As Real ID deadline inches closer, complications from married names still can be an obstacle

  • This sample shows a sample of the REAL ID license, with a star in the upper right-hand corner. REAL ID will be reuqired for flying as of Oct. 1. Courtesy

Monitor staff
Published: 2/22/2020 10:30:56 PM

Even as officials ramp up preparations for the day when Real IDs are required to board any airplane, some married women are still facing problems because they took their husband’s name years ago.

“This is my sad but true story with my DMV Real ID fiasco,” is how Darcy Chase Hoisington puts it. “You wouldn’t think that an almost-70-year-old woman who wants to fly to visit her grandchildren would pose such a threat to the security of New Hampshire.”

Hoisington, who got married 48 years ago, contacted the Monitor after seeing previous stories about women facing obstacles because they took their husband’s last name and spent years using it on multiple documents, such as regular driver’s licenses, but never got it legally changed.

The issue is of growing importance because as of Oct. 1, Real ID or a passport will be required to board an airplane in the U.S.

Obtaining Real ID requires more documentation than when obtaining a regular driver’s license or similar ID, and officials are concerned that this is proving enough of an obstacle that many people are avoiding the task and will be unable to travel next winter.

New Hampshire has launched a new service number – 603-4-REALID or 603-473-2543 – for people to call to learn about what documents are required and how to get the document. Even so, there are concerns; the head of the industry group for the nation’s commercial airports, for example, is urging Congress to delay the deadline.

The problem for people who changed their name after marriage is that some Division of Motor Vehicle officials have balked at issuing Real ID without a name-change ruling from probate court, which can cost hundreds of dollars.

This isn’t an issue for people who have gotten married in recent years because of changes were made to state law in 2015 as part of the legalization of same-sex marriage. Marriage certificates now provide legal evidence of name change.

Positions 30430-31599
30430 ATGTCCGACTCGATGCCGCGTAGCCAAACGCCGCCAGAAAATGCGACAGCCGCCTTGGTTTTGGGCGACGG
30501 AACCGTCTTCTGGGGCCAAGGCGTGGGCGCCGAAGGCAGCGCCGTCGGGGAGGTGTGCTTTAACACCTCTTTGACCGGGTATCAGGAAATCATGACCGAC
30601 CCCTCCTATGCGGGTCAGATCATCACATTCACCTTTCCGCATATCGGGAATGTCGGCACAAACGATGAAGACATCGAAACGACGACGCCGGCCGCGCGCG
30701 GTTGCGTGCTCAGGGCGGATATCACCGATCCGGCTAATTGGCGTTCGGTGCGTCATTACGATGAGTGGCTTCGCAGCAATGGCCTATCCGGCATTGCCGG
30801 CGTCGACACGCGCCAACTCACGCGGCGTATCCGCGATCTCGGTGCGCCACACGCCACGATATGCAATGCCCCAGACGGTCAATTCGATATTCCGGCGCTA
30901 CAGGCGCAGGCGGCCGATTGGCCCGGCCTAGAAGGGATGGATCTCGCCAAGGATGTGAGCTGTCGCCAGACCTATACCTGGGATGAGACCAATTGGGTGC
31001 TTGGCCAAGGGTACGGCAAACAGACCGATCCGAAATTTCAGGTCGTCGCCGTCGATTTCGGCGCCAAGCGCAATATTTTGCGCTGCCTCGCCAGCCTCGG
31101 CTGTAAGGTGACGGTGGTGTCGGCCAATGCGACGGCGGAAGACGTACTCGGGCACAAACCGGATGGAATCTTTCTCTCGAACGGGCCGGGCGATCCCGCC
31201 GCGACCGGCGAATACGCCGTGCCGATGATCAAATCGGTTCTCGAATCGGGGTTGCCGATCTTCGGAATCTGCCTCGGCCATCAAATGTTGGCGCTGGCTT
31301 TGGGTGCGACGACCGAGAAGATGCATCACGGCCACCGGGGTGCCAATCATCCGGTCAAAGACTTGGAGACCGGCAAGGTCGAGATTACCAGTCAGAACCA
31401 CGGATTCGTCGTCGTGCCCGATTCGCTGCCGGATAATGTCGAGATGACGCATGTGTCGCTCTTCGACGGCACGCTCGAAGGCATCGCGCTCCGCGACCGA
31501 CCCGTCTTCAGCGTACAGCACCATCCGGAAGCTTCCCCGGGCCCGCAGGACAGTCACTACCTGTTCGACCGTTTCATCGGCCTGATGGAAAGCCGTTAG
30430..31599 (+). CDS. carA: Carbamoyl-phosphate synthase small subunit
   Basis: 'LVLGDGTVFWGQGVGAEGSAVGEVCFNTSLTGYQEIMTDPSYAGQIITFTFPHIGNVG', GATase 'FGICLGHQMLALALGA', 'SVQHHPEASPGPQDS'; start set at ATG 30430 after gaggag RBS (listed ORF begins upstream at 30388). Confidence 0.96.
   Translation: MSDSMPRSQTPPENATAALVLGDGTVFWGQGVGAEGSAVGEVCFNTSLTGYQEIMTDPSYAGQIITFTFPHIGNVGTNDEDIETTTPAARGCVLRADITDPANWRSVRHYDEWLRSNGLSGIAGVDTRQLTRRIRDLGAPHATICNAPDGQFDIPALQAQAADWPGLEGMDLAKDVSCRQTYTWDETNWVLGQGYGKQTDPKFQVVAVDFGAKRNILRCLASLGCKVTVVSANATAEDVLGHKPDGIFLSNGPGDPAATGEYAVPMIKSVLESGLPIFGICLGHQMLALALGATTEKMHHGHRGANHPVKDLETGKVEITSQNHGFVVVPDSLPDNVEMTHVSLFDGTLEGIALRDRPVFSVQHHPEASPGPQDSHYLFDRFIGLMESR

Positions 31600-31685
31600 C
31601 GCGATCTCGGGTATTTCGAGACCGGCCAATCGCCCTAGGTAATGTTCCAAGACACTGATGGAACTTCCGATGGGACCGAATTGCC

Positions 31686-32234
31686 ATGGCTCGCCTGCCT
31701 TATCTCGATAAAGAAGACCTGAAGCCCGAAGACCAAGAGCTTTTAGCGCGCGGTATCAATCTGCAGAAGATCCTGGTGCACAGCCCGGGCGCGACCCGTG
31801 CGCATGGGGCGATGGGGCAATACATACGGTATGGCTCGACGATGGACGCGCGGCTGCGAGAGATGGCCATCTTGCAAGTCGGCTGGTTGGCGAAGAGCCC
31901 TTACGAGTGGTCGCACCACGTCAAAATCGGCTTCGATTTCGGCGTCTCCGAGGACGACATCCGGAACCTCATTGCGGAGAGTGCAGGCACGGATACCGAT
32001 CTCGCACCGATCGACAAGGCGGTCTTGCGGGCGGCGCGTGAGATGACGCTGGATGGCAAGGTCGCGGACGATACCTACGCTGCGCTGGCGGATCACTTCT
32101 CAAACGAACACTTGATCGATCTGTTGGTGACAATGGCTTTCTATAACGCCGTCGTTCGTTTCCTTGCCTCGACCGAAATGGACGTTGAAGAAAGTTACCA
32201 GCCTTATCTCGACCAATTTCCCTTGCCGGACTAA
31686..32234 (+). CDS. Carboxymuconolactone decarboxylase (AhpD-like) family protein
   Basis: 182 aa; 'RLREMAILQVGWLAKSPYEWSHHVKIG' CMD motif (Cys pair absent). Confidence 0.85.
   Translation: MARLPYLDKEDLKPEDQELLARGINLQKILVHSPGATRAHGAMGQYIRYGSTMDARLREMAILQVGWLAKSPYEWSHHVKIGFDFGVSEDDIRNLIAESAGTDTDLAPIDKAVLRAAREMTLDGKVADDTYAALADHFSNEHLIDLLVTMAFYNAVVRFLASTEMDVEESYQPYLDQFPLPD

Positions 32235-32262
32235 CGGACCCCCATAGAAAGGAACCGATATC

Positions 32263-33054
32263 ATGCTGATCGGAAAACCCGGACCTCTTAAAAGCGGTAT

But the issue has cropped up many times for women who were married before then. It is common enough, in fact, that the federal government has issued advisories to many states saying that if documents show a “logical connection” between names – for example, if the last name on a birth certificate is the middle name on an adult woman’s driver’s license – then it should be accepted without the requirement of a court-approved name change.

Hoisington’s experience shows that this advisory isn’t always enough, although her situation is particularly complicated because she was born in England, where her Air Force father was stationed.

On her first visit to the Concord DMV office, she says, she was told her 1971 Vermont marriage certificate was not a valid change of name document, and her Social Security card wasn’t enough because it only listed her middle initial, not middle name. She went to Social Security and got a new card with her full name, “without any problem.”

Returning to DMV, she says she was told this new card was not a legal name-change document and couldn’t be accepted. As instructed, she went to probate court and officially changed her name at a cost of $600.

“It is the same name that I have used since I married on all my credit cards, my mortgage, my utility bills and bank accounts while living in various states over the last 48 years. In effect, I ‘changed’ my name from the name I have used since marriage to the same name I am using now,” she wrote in an email to the Monitor.

But on a third DMV trip she was told that still wasn’t enough because officials balked at her English birth certificate, telling her, she said, “it doesn’t look real.” Hoisington has since petitioned the U.S. State Department for a replacement “Child Born Abroad of American Parents” form.

Hoisington said she feels the fact that she had to go back multiple times indicates that many staff have had the issue “dumped in their lap” without enough training.

“They kept putting the onus back, saying, ‘This is a federal program we don’t have anything to do with it.’ … They need appropriate training given across the board for every contingent. What happens if a person comes in with a foreign birth certificate, if a person comes in with naturalization papers, what is a replacement form if their form is so old we don’t accept it, what should they do.

“I’m willing to jump through hoops, willing to fill our paperwork, but having to go back time after time is unacceptable,” she said.

Hoisington added that the problem is particularly irritating because it only falls on women who bowed to social pressure.

“My husband doesn’t have to present a marriage certificate to get a Real ID, why should I?” she said. “It’s telling all those women out there … who changed their last names, this is being held against you.

“If I knew then what I know now, I probably would have kept my name.”

(David Brooks can be reached at 369-3313 or dbrooks@cmonitor.com or on Twitter @GraniteGeek.)



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